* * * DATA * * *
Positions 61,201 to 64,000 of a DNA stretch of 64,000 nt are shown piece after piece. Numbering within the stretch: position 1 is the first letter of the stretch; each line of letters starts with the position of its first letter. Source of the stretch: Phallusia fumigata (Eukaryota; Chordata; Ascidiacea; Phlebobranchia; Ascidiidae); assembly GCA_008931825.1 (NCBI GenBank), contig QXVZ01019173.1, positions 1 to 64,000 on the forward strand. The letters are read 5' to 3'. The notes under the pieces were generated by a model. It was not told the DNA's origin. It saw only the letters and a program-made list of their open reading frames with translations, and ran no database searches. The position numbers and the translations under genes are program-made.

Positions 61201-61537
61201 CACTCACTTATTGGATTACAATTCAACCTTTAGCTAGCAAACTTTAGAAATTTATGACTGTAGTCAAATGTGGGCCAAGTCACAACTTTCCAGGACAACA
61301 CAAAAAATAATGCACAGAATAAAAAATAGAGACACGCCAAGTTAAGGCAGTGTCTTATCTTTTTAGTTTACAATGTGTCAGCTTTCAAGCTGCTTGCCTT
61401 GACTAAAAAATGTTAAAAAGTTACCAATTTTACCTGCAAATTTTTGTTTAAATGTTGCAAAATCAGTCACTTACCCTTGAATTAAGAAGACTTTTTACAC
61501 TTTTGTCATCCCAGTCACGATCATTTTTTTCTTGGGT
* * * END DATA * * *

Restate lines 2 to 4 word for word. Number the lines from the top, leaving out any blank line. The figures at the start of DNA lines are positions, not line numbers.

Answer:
Positions 61201-61537
61201 CACTCACTTATTGGATTACAATTCAACCTTTAGCTAGCAAACTTTAGAAATTTATGACTGTAGTCAAATGTGGGCCAAGTCACAACTTTCCAGGACAACA
61301 CAAAAAATAATGCACAGAATAAAAAATAGAGACACGCCAAGTTAAGGCAGTGTCTTATCTTTTTAGTTTACAATGTGTCAGCTTTCAAGCTGCTTGCCTT